The FBI and the Joint Terrorism Task Force, along with the St. Cloud police, are investigating the incident as a potential act of terrorism. "And I do say potential," said Richard Thornton, special agent in charge of the FBI office in Minnesota.
Thornton said they are beginning to investigate the suspect's social media accounts and electronic devices to help establish a motive for the attacks.
An Islamic State-run news agency, Rasd, claimed Sunday that the attacker was a "soldier of the Islamic State" who had heeded the group's calls for attacks in countries that are part of a U.S.-led anti-IS coalition, according to the AP and NPR.
It was not immediately clear if the extremist group had planned the attack or even knew about it beforehand. IS has encouraged so-called "lone wolf" attacks. It has also claimed past attacks that are not believed to have been planned by its central leadership.
Jaylani Hussein, executive director of the Minnesota chapter of the Council on American-Islamic Relations said "we are not clear at all of the aspects of this incident, including the connection to ISIS."
Hussein and St. Cloud Somali-American leaders decried the the attack and repeatedly said they wished for peace in the community. They spoke at a press conference Sunday afternoon that included non-Muslims from St. Cloud as well.
Haji Yussuf, community director for #UNITECloud, a group working to reduce tensions in the city said he was worried that the attack would hurt efforts to integrate immigrants and Muslims into the historically Catholic community.
"It is very, very tough. Because it's 30 years of bridge building that was done in this community. We might end up losing that," Yussuf said.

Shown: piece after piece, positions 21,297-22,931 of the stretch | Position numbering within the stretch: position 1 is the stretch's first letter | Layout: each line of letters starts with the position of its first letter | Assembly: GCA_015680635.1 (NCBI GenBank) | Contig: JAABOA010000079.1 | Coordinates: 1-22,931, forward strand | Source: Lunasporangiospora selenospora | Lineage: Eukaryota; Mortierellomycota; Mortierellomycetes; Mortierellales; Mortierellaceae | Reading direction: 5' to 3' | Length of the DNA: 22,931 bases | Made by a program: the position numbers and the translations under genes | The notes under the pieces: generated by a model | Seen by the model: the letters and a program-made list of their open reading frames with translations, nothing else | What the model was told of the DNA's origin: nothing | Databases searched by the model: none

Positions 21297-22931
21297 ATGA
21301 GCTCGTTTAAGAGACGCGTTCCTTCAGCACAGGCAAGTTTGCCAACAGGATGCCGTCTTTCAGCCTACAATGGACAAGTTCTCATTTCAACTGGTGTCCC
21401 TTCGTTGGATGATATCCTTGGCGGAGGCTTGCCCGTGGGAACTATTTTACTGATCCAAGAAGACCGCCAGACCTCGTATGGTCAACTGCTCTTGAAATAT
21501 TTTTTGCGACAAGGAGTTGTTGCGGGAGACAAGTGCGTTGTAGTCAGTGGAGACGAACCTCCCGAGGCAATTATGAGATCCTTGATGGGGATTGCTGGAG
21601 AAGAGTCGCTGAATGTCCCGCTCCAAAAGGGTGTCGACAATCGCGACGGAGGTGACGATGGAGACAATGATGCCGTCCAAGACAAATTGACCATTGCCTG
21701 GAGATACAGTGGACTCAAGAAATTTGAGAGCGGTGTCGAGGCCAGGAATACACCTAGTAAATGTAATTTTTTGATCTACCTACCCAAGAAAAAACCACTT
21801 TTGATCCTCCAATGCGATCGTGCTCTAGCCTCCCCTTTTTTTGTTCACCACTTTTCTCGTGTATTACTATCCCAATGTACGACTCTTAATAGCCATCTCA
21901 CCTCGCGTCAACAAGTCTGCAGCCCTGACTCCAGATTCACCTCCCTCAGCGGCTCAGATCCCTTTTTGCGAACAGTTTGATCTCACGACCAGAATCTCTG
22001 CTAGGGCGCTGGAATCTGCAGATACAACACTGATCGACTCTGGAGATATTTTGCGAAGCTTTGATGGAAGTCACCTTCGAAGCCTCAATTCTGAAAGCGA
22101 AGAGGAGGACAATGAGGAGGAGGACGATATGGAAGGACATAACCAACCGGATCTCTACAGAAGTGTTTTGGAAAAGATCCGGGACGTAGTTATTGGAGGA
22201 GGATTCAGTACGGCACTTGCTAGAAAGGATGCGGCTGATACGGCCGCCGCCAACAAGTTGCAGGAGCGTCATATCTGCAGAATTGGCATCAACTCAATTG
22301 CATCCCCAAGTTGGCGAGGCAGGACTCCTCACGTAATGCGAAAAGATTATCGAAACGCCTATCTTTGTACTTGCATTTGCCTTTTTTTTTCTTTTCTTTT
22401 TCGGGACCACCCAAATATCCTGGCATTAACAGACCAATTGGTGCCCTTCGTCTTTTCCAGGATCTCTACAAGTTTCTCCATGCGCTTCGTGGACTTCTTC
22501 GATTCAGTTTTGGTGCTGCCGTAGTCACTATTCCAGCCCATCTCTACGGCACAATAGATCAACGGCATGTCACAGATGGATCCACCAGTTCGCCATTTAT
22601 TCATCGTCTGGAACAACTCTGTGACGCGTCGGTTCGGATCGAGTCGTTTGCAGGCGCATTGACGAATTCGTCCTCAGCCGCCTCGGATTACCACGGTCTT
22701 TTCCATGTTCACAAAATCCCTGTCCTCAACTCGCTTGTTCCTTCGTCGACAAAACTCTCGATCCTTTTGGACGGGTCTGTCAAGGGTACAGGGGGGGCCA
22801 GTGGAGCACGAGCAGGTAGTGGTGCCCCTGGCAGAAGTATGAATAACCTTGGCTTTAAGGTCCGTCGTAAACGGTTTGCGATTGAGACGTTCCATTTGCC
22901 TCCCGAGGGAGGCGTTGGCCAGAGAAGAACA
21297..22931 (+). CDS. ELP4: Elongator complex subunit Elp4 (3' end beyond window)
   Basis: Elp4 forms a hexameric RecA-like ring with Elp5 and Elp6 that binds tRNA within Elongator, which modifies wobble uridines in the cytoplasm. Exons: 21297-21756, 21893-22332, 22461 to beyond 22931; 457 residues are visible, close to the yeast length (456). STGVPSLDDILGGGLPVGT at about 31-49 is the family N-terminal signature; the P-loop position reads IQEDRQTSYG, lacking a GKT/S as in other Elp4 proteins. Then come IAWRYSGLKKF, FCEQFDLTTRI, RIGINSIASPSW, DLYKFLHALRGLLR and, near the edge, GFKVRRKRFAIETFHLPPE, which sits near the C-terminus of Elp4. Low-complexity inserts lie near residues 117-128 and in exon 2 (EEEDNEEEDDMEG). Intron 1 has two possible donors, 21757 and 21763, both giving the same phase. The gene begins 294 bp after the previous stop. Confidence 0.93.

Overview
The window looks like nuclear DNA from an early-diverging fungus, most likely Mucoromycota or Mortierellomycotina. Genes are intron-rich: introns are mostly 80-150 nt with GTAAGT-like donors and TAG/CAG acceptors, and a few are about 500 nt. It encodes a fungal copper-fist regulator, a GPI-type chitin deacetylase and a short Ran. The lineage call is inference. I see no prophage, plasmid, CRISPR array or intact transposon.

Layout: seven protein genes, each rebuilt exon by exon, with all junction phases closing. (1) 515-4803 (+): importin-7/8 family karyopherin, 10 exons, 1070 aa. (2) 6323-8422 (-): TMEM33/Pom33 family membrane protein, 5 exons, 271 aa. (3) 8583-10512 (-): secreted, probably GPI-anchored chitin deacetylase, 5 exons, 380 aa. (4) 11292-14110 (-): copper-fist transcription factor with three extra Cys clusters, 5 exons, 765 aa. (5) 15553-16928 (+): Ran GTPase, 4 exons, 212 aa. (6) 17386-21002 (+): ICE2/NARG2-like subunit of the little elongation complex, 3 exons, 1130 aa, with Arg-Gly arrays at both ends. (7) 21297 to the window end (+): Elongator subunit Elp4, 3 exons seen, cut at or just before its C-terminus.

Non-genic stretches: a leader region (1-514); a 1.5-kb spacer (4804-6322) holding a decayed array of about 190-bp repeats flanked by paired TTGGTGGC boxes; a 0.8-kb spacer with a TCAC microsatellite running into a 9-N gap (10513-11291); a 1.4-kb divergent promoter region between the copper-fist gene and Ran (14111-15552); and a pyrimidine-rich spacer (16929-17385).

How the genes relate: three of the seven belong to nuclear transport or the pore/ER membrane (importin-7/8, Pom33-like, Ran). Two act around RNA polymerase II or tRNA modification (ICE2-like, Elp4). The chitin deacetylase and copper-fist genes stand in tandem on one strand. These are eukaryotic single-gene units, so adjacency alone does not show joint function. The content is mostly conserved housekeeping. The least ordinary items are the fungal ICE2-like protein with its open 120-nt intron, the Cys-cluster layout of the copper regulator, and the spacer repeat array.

The mall was closed Sunday while authorities investigated. It will reopen Monday.
The mall remained on lockdown for several hours following the incident. Photos and video of the mall taken hours after the incident showed groups of shoppers waiting to be released, including some huddled together near a food court entrance.
Harley and Tama Exsted of Isle, Minn., who were in St. Cloud to watch their son play in a college golf tournament, were in the mall when the incident occurred.
"All of a sudden I heard pop, pop, pop," Harley Exsted told the St. Cloud Times. "I thought someone tipped over a shelf. All of a sudden these people started running. I just saw everybody running our way."
The couple were unharmed and said they helped another woman who was running from the scene to her car.
Adonis Samuels, 42, of St. Cloud, was outside the mall where his wife Roxanne is employed as a manager at Clinique at Macy's.
"She called me on the phone and told me she was hiding under the counter with a customer," Samuels said. She later called and said she was safe in a secured area.
Samuels remained outside, watching for her. He said he'd seen her through the glass doors at one point so he knew she was safe.
U.S. Sen. Amy Klobuchar and others praised emergency personnel in a statement Sunday.
"While we will learn more about the facts surrounding this horrific attack today, one thing we know for certain this morning: Due to the courageous actions of an off-duty area police officer, the good work of first responders, and the reaction of those present at the mall, lives were saved," Klobuchar said.
U.S. Rep. Tom Emmer said, "The citizen who stopped this evil man and ended his attack is a hero and has the gratitude and admiration of us all."
St. Cloud is about 70 miles northwest of Minneapolis.
The Associated Press contributed to this report.